People expect to be bored by eLearning – let’s show them it doesn’t have to be like that
When we think of Digital Learning, we often consider how we’re training or staff to be more skilled in their job, and at Clarity International, that’s an integral part of the work we do with our clients.
But, successful companies look at training in general, and eLearning in particular, in a slightly different manner. Sales, human resources, finance, operations, and everything in between need to understand the product or service the company offers in order to engage with the clients.
And as we’ve covered in the past, offering this professional training in both web and mobile format is essential in ensuring that your staff are up-to-date. But, what about the clients themselves? Is there not a certain responsibility to train them too?
Informed clients are better clients, and they make for better design
Learning about a company takes little more than a quick Google search, and we understand fully that this is exactly what potential customers are already doing. Spending time ensuring them that you’ve got the solution they’re looking for; and a key way to address this is with eLearning simulations.
Simulations can be powerful assets for creating memorable learning experiences and big brands have caught on to how they can now use simulation-based eLearning to add further value to their products; making it extremely valuable from a marketing perspective. At Clarity International, we’ve worked closely with our clients to ensure that their customers are both engaged and informed.
Scenarios and online tutorials give clients a deeper understanding of a product and give them the means to make an informed purchasing decision. It helps them imagine using the product in a particular situation, and can create positive association if the training is effective.
As technology advanced, so did the nature of training. Simulation or virtual training techniques are now critically important, not to mention effective, especially as companies search for ways to become more cost efficient. This is where see a huge opportunity for VR.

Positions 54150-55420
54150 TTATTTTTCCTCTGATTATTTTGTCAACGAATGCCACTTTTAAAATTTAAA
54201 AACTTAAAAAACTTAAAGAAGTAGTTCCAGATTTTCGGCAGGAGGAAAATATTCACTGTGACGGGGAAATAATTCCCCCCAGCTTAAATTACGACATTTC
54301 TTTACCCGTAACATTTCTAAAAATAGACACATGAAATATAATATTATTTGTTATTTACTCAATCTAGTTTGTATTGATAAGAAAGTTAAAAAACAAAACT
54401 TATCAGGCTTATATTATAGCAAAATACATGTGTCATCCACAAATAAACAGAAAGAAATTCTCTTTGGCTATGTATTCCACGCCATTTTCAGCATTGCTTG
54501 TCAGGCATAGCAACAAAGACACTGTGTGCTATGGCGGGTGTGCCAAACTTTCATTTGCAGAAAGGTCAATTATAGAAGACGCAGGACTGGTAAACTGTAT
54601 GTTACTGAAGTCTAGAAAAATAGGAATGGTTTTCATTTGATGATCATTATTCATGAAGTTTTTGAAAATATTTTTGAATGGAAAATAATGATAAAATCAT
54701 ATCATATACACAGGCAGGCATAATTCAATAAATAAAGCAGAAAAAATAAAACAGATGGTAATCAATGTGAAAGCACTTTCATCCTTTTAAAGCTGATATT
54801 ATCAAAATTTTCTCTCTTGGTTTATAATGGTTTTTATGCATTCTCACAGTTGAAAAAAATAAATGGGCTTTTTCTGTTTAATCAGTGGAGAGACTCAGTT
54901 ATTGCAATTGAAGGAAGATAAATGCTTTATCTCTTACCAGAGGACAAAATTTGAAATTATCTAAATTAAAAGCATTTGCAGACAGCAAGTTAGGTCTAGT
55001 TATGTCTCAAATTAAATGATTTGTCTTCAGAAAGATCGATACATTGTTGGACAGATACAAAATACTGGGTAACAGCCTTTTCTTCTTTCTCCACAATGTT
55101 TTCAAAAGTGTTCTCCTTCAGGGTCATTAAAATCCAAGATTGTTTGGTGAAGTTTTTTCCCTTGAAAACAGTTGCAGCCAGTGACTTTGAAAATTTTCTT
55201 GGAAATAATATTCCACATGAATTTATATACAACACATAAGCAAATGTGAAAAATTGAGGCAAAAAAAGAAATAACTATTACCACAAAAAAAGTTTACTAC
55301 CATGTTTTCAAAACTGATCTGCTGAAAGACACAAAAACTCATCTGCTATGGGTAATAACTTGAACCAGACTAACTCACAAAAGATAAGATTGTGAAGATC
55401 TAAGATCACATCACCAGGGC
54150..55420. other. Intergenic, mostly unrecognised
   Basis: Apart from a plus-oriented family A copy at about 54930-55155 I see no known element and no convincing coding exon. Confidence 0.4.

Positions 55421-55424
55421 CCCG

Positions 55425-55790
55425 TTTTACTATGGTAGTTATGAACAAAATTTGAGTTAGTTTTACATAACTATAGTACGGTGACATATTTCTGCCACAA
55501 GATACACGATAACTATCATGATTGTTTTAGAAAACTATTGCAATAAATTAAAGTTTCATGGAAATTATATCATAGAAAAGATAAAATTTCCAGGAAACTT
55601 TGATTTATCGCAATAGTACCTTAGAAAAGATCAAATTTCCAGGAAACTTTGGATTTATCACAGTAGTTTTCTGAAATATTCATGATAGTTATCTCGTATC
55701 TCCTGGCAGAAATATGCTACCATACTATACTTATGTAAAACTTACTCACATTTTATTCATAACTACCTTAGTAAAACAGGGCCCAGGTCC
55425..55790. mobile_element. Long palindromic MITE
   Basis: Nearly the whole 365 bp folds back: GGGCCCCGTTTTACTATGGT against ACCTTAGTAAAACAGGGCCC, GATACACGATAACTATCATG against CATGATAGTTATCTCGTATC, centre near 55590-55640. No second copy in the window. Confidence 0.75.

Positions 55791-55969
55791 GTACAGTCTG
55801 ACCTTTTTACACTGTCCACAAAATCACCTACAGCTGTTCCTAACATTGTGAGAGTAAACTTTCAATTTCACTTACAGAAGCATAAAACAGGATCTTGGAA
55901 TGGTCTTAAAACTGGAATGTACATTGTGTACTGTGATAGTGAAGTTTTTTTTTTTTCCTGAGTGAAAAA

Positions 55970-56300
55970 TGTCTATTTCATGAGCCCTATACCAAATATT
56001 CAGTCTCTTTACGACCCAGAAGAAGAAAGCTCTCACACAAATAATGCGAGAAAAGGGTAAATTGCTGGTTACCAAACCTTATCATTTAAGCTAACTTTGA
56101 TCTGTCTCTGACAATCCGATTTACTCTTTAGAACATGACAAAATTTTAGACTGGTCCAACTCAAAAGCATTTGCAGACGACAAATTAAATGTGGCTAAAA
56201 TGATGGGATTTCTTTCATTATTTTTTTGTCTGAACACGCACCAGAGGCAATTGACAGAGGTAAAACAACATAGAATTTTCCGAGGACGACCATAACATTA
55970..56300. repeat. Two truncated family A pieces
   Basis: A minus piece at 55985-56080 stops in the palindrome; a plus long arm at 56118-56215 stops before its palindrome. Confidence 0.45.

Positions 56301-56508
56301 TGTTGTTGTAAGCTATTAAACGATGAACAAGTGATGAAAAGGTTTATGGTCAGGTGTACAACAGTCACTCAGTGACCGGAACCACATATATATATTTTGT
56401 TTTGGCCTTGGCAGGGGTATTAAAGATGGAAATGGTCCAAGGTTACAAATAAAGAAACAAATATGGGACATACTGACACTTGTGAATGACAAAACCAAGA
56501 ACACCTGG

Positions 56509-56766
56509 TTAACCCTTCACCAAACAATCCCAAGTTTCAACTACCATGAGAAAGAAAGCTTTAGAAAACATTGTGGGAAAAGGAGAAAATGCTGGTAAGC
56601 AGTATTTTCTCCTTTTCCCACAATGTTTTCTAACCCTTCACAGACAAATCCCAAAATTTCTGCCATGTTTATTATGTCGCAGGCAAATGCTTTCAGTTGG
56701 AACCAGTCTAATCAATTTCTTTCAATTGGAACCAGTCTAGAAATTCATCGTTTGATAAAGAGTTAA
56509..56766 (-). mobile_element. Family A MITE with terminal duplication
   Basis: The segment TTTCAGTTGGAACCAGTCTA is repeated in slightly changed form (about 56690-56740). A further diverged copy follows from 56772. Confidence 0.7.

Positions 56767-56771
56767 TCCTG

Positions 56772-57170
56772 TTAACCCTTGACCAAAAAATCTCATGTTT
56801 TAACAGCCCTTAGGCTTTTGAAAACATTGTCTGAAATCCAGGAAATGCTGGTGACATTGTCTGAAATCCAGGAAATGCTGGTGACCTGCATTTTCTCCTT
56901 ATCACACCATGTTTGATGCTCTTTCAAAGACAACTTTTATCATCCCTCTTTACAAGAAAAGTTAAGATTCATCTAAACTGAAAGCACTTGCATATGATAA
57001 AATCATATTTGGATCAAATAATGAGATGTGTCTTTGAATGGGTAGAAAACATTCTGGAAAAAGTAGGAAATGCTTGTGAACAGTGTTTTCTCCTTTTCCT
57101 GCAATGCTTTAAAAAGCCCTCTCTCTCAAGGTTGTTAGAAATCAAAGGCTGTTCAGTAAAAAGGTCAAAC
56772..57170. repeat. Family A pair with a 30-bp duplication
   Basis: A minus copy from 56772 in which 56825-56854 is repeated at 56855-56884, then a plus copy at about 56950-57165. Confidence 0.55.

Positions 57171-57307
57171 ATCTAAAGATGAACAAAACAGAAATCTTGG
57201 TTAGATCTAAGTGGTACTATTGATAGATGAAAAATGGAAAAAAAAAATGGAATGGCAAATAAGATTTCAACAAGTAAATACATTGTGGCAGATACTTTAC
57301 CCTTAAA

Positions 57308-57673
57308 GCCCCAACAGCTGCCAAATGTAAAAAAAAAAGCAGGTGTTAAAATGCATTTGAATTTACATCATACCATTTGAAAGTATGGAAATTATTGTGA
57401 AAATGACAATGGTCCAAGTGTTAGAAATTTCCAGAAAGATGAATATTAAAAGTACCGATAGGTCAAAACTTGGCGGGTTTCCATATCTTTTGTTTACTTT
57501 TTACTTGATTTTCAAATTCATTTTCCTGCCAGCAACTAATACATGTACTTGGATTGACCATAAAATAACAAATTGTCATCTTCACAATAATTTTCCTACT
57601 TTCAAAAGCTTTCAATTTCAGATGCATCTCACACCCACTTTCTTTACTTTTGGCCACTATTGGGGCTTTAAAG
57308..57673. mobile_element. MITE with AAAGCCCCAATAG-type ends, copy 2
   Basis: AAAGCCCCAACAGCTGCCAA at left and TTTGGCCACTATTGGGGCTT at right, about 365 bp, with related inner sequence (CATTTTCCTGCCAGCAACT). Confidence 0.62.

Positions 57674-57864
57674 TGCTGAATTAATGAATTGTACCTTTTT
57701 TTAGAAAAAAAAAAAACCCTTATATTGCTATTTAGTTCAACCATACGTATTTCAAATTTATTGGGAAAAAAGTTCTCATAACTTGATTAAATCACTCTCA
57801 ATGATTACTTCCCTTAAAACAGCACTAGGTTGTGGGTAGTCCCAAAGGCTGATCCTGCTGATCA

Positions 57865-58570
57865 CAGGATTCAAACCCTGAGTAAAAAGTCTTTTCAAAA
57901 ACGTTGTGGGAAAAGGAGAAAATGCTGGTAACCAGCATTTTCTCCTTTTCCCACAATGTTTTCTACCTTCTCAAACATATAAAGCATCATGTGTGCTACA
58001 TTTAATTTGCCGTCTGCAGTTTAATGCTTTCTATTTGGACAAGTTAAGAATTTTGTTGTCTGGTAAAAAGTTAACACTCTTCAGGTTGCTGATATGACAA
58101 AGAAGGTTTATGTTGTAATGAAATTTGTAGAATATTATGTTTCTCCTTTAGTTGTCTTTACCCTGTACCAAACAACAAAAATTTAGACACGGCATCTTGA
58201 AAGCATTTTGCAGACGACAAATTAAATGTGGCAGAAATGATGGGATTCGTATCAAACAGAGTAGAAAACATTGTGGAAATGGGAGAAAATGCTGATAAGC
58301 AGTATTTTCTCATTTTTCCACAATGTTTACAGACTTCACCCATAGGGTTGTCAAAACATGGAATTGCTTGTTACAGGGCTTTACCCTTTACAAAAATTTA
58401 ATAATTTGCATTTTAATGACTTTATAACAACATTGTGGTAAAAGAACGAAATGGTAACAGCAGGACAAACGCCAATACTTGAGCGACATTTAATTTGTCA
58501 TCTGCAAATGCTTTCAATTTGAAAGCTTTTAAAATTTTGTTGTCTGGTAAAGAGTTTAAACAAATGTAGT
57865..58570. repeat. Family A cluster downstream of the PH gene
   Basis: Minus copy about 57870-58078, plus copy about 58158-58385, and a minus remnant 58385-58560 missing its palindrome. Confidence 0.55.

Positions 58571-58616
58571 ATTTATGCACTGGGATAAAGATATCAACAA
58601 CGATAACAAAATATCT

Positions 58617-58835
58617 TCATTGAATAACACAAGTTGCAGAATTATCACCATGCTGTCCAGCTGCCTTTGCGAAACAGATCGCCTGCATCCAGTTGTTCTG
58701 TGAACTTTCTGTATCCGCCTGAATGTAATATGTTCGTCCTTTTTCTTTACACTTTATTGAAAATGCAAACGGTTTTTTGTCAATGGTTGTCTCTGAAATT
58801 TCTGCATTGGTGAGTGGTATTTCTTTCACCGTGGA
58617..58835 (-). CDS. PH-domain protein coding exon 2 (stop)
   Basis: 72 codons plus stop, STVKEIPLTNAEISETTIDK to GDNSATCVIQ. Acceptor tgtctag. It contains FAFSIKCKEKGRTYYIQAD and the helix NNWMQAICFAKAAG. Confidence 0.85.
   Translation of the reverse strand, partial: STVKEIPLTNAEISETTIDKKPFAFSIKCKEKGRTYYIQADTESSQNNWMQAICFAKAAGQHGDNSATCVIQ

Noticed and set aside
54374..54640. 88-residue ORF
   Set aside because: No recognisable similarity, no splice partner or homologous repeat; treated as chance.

Tell me and I will forget. Show me and I might remember. Let me try and I will know it forever!
With virtual reality, your customers can see your product up close and personal to see exactly why it’s superior. It’s like a trade show, a site visit, and a marketing presentation rolled into one.
Virtual reality is able to achieve this due to a concept called Presence. Presence is the idea that when you are wearing a virtual reality headset, the virtual environment you see around you seems real and you feel present within it. Because the environment is entirely virtual, it can be manipulated and changed to fit your marketing needs. Depending on the virtual reality simulation, Presence allows you to do anything, with anyone, anywhere you can imagine.
Unlike previous marketing tools like video or infographics, virtual reality can also have complicated interactive features. You can create an exact replica of your product in the virtual environment and then allow customers to get a feel for using it. This is try before you buy on a whole new level.
There is no failure. Only feedback
Taking feedback a step further, the effectiveness of a simulation can be measured in real time. We’ve looked at the trends in data analytics in the past, and they’re equally important in VR. These insights can determine what product a customer is most interested in, what parts of the presentation are most engaging, and which customer seems most likely to buy.
All of this gives the training and marketing teams total control over the customer experience. Regardless of the approach or the subject, the feedback gained will speak volumes. If most of the members of a focus group are struggling to use a simulation of a product during concept testing, despite appropriate instructions, then maybe the product itself is too difficult to use or flawed in some way. Eliminating design flaws or features that hinder user-friendliness could save a company millions from potential product failures.